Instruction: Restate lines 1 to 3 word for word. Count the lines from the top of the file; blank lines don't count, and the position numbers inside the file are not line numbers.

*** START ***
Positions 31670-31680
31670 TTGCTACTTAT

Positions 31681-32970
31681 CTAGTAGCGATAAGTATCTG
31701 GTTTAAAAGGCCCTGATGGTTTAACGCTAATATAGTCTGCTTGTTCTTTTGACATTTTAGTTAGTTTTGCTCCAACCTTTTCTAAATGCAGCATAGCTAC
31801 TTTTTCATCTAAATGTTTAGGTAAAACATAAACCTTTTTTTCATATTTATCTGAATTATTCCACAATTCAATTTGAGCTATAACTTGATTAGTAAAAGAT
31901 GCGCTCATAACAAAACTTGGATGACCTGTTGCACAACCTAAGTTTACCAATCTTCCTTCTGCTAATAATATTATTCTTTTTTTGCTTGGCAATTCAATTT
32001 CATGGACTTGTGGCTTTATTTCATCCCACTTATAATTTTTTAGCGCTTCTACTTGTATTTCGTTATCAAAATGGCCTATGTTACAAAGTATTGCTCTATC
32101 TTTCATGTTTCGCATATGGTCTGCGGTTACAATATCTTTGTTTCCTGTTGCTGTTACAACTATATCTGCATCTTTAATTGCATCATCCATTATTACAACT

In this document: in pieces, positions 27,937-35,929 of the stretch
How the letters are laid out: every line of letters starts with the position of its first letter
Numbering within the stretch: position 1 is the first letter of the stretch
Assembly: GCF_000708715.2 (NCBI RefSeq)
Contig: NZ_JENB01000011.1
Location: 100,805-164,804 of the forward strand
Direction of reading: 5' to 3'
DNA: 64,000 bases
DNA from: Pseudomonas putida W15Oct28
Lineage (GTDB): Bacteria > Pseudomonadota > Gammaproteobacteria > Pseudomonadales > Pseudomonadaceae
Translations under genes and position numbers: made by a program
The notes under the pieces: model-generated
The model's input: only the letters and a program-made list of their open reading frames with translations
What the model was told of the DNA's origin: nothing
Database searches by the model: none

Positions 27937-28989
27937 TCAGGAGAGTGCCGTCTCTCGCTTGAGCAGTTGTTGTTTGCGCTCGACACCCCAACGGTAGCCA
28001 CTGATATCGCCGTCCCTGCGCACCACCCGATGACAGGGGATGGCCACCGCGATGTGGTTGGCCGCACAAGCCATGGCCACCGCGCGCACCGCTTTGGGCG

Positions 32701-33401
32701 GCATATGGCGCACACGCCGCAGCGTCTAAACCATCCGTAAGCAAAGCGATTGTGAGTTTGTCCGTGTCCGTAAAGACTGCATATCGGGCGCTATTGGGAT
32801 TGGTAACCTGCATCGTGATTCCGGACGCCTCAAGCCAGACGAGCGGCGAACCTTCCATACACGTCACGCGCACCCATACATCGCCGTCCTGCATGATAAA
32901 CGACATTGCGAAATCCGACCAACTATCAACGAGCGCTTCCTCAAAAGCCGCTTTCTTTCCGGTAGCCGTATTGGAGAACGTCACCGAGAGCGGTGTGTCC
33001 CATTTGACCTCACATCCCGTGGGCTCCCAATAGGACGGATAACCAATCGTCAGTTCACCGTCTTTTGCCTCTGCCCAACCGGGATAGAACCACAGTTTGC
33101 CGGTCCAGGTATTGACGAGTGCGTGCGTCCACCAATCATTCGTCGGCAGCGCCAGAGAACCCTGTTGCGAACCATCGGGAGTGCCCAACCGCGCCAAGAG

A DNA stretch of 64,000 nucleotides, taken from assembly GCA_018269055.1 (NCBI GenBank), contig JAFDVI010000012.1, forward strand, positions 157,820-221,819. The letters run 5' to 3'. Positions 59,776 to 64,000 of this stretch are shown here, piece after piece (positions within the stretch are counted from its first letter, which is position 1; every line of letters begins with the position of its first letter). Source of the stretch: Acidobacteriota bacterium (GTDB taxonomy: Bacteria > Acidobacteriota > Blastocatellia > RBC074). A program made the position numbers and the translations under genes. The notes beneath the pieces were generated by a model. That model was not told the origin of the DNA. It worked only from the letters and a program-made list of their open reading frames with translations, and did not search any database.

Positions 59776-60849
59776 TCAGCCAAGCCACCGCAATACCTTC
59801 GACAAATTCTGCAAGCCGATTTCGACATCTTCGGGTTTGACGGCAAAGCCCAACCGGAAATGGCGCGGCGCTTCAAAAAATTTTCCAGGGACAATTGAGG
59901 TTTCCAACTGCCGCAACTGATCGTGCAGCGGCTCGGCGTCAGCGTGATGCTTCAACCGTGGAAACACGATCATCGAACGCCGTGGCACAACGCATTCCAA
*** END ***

Positions 31670-31680
31670 TTGCTACTTAT

Positions 31681-32970